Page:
Whether you need to translate technical sheets for a new drug manufacturing factory or looking for a Korean to English translator with PhD in Biology, you can always rely on Lingvatext!
Website translation
Hundreds of thousands of new websites and internet portals are born every day all over the world. Let us connect your online business with your potential customers speaking different languages.
Cryptocurrencies & Blockchain
This new industry has so many promises of our borderless financial future starting from the ability to store value digitally to micropayments. We understand and value your work in this fast changing environment.
Legal translations
Lingvatext translators are qualified responsible professionals who can provide certificates of translation accuracy which you may need for translation of some legal documents.
Education & Scientific Research
Lingvatext serves a multitude of companies starting from early education institutes to established scientists and R&D companies in the US and other countries.
Books & Literature
We take pride in translating not only business related materials, but also fiction and non-fiction books on such topics as zen buddhism, city guides, manuals and even books about indigenous hunting.
Engineering & Construction
Lingvatext loves translating complicated engineering and construction technical sheets. It may sound strange, but all we need is a glossary if you have one and off we go!
Marketing & Advertising
If you sell anything, then you need proper marketing and advertising. Our professional translators would be happy to help you get your word to your potential customers in Korea, Russia, Ethiopia or any other country!
Translation process
Translation process
During the translation process, regardless of its form (oral or written), the following basic steps can be distinguished:
1. Decoding or understanding (reading, listening) the text in the source language,
2. Direct translation,
3. Coding (recording, pronunciation) of the received text in the language of translation
To decode the meaning of the text, the translator must first determine the unit of translation, i.e. the text segment (word, phrase, one or more sentences) that will be considered as the unit of meaning. Often, translation is required both at the phoneme level (below the word level) and the level above the paragraph (complex syntactic whole).
Behind the process of translation is a complex thought operation. To decode the full meaning of the source text, the translator must consciously and methodically interpret and analyze all its features. This process requires knowledge of the vocabulary and grammar of the source language.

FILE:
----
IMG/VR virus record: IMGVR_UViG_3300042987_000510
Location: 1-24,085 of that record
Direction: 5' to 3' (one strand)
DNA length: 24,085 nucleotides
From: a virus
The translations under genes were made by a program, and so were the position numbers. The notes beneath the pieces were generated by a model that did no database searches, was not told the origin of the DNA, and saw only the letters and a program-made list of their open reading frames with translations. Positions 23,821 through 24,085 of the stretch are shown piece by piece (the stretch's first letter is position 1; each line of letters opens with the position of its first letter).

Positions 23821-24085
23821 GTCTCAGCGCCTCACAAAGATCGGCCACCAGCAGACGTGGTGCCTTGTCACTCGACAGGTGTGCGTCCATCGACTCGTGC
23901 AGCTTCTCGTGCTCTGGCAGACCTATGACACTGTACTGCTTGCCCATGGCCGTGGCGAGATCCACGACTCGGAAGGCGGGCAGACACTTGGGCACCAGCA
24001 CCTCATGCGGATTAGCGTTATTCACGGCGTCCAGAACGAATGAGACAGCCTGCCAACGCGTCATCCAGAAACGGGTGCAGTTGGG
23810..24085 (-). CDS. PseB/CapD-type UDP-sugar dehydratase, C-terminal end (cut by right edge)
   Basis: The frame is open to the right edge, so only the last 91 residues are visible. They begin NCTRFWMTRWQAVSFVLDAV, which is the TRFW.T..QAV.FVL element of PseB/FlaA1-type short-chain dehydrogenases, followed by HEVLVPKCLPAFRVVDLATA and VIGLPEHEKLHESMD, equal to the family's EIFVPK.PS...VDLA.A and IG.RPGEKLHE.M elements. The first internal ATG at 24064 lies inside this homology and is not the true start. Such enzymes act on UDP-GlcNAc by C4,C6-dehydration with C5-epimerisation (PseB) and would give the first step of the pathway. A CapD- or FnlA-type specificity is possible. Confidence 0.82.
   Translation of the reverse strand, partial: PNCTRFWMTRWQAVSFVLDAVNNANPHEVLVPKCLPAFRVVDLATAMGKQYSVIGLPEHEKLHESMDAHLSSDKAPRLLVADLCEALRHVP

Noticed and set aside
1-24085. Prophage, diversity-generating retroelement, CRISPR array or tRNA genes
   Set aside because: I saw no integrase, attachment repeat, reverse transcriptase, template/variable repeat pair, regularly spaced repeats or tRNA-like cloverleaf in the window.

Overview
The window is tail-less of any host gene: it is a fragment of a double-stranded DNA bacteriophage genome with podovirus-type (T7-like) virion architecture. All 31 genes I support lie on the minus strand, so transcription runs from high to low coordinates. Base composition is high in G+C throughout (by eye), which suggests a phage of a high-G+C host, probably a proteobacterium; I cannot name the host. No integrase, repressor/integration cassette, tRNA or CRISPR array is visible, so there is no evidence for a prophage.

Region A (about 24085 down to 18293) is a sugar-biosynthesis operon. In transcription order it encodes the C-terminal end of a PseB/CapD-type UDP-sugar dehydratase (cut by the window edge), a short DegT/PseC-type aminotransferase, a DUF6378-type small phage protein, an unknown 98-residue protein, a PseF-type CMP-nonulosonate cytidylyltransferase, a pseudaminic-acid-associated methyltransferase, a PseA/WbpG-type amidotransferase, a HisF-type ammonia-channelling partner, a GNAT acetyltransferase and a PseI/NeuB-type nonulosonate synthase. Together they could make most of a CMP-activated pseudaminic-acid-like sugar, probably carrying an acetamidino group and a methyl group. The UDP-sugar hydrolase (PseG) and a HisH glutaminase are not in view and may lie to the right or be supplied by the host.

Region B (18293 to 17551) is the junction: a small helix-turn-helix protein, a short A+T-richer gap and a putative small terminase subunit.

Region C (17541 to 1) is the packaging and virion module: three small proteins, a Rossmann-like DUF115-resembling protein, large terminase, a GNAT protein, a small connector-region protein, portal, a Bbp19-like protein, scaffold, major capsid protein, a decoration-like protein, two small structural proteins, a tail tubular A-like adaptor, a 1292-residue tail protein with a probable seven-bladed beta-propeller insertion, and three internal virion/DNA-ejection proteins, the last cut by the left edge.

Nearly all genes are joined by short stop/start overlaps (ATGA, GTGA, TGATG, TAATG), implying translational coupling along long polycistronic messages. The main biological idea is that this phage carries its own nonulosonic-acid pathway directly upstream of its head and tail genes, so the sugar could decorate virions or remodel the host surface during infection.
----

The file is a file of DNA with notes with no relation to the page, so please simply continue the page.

The translator must have a good command of the target language in order to be able to correctly decode the meaning.
It is here that practical differences between interpretation and translation become apparent. Translators know that a written text of sufficient complexity (e.g. fiction) must be translated by a native speaker of the target language. The fact is that not only a specialist, but also any trained reader can easily recognize the translation into their native language, made by a foreigner.
The opposite situation is observed in interpreting (of sufficient complexity - simultaneous or consecutive translation). In this case it is more convenient for the interpreter to work in a foreign language. Often, both participants of a bilateral meeting come to negotiations with a personal interpreter, whose task is the fullest possible transfer of the speaker's words into the language of translation. This phenomenon is usually explained by the fact that, when translating into a foreign language, the translator automatically uses the learned structures, and when translated into the native language is lost in the variety of possible options and is forced to stop at a solution far from the optimal.
It is extremely important to know the subject matter in the text.
In recent years, research into cognitive linguistics has led to a significant step in understanding the thinking side of the translation process.